Escaping a git merge hell

Alberto de Murga
6 min readMay 23, 2022


Git is probably the most popular version control system around. For many years, the git flow strategy has been the recommended way of working and system to manage and organise branches in the projects, only to be replaced by a more modern GitHub flow which is an iteration of the same ideas. In an ideal world, it provides a solid system to manage the development of new features and at the same time maintain existing ones by using short-lived branches. There are other alternatives like the trunk-based system that provide a different flavour but with similar ideas behind it. However, the reality is always something completely different.

The reality check

Some time ago a colleague left my team, so I inherited the project he was working on. He was working on two big features at the same time in that project that was the result of collaboration with two other teams. He had two branches, one per feature, that were branched out of the main branch months ago and have significant changes in each of them, many of those changes on the same files. The task that he left before leaving was to integrate all that code back to master. There were all types of conflicts: files moved and/or renamed, different versions of dependencies, different competing changes on the same lines… This is where the merge hell started.

Me, thinking I “finished” the feature: 96 files +53086 -7735

The best solution is to avoid the problem

This type of merge conflict never has an easy solution, so the best solution is to avoid the problem. When working on a feature or fix, use short-lived branches as much as possible. Ideally, the age of the branch should not be longer than a couple of weeks, and it should be compromised of a few commits with not many changes. This way the merge will be likely resolved automatically without much effort.

If you are working on a big feature, try to split it into different parts. Once you start with a part, create a new branch for it and merge it into the main branch before starting with the next part. If this branch is used for continuous deployments, you can use feature flags or leave the function or module present in the code but without making use of it in “main logic” or other places of the codebase besides the tests.

If it is not possible to split the feature into different parts and you are required to keep a long-lived branch, merge (or rebase) the main branch into your branch as often as possible. That way you will get the possible updates from the main branch in your codebase (and hopefully save some effort by benefiting from code from other developers) and it will keep possible conflicts manageable, as you will be solving them in small amounts. If you are bound to deal with merge conflicts, it is much easier when they are one or two in a single file rather than a dozen in multiple files.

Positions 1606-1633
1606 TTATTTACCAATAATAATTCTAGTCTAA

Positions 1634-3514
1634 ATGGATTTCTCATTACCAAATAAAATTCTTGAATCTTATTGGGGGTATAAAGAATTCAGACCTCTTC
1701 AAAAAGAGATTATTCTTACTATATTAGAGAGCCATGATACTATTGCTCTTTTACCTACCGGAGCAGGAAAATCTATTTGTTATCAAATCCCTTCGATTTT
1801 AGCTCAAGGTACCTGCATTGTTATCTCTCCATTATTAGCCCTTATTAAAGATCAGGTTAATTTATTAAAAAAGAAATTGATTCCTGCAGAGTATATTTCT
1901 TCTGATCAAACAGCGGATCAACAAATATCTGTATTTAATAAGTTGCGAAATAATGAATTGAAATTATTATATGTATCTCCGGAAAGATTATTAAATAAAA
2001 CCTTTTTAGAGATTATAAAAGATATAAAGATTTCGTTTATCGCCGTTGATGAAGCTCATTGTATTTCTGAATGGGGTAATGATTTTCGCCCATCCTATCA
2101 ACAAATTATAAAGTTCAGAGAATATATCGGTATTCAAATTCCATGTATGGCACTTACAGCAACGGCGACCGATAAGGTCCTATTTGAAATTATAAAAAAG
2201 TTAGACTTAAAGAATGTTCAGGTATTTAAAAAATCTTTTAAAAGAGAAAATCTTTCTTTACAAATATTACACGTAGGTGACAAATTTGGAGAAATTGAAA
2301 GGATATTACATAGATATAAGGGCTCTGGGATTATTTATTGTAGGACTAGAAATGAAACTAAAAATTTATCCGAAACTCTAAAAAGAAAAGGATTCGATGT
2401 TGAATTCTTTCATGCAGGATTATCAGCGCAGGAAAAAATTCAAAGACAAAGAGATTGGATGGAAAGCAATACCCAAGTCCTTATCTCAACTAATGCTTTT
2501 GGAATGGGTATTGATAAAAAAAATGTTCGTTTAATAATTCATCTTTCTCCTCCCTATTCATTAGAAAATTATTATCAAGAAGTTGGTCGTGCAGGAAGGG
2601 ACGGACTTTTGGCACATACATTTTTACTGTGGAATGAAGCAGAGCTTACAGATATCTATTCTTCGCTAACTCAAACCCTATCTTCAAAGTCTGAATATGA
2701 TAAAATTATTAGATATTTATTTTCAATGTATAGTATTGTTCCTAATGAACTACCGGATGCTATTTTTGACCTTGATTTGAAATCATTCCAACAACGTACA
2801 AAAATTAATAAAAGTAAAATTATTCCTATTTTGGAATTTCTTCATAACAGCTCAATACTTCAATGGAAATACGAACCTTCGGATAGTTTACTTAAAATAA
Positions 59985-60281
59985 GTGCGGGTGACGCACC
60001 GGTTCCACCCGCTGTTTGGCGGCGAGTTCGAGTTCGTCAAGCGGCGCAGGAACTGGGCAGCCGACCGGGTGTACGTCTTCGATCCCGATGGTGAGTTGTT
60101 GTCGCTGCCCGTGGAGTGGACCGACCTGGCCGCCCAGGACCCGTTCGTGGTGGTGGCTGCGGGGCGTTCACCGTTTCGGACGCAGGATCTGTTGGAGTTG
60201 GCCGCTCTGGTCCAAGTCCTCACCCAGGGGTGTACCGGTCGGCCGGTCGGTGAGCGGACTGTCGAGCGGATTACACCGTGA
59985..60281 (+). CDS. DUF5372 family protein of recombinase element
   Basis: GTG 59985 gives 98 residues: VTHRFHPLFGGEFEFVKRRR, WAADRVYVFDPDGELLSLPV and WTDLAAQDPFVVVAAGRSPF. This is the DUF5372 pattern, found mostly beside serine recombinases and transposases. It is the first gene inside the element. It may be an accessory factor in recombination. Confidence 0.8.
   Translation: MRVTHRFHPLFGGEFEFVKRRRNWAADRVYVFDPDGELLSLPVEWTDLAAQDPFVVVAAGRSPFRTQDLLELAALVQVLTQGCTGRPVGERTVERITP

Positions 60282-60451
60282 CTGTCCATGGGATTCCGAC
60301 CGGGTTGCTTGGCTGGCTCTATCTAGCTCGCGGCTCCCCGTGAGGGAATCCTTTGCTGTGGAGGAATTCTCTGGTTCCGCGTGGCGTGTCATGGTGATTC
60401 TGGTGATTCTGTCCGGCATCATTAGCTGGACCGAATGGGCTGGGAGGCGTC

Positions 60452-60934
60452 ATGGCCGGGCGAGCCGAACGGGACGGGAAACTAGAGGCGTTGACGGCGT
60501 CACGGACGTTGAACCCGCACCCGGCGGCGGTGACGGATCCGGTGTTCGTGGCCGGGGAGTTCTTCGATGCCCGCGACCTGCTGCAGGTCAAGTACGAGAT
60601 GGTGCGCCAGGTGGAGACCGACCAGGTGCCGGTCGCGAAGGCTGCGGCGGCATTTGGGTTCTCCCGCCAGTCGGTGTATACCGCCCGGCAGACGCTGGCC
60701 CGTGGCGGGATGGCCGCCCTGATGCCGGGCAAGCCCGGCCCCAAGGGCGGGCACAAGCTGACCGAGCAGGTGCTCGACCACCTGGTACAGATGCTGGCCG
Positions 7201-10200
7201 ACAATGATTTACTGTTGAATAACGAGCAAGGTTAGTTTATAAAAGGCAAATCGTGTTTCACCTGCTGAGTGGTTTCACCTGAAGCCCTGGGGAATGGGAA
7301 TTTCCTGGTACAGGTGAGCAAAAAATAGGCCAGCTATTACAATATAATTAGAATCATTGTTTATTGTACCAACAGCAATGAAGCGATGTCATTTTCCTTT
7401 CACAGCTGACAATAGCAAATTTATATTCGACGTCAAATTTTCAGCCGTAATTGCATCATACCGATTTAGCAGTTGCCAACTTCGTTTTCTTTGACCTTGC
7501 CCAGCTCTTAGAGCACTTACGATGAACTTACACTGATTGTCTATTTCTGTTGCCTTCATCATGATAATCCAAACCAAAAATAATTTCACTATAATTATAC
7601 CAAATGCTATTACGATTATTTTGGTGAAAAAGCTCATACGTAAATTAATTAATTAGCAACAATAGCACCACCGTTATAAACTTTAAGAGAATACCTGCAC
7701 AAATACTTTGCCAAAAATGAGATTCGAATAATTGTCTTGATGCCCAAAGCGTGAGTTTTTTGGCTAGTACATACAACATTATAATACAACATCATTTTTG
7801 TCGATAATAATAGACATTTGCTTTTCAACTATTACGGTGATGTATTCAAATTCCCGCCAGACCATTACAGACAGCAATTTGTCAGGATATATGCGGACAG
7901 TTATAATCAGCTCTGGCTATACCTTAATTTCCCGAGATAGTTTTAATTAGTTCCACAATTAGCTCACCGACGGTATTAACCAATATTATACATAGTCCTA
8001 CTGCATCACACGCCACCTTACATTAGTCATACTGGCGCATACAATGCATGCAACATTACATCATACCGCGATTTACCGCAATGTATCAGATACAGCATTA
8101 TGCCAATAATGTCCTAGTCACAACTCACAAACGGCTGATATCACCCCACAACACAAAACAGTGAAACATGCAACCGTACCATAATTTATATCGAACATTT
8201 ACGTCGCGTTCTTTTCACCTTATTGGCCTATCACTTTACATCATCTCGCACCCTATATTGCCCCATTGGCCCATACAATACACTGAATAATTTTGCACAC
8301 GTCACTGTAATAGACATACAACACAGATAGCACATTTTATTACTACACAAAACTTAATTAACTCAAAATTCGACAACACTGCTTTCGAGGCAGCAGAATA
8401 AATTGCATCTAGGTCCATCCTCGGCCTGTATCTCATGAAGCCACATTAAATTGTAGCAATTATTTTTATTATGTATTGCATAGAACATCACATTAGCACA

I’m already screwed, how do I fix this?

If you can relate to the introduction of this article, I am sorry, there is not a straightforward solution. How to fix the situation depends on the project you are working on and the conflicts you are getting. However, there is some general advice that in my experience has proven helpful.

Me, looking at the merge conflicts.

Before getting started

Linters, unit tests and integration tests are your best friends. If you complete a merge, the project runs and all the tests run successfully, it means the merge was successful. There is a chance that there are still issues that were not covered by the tests or if the test were affected by the conflicts, but at least you can have the confidence that most of the project is working as it should.

It is recommended merging the main branch into the conflicting branches before trying to integrate them. You will get the latest stable version of the code into your branch, and you can solve the first conflicts. Conflicts between the main branch and the feature branch are normally less abundant and easier to fix because you have a reliable source of truth (normally, the main branch is right), which is much less clear when you must compete for features for the same lines of code.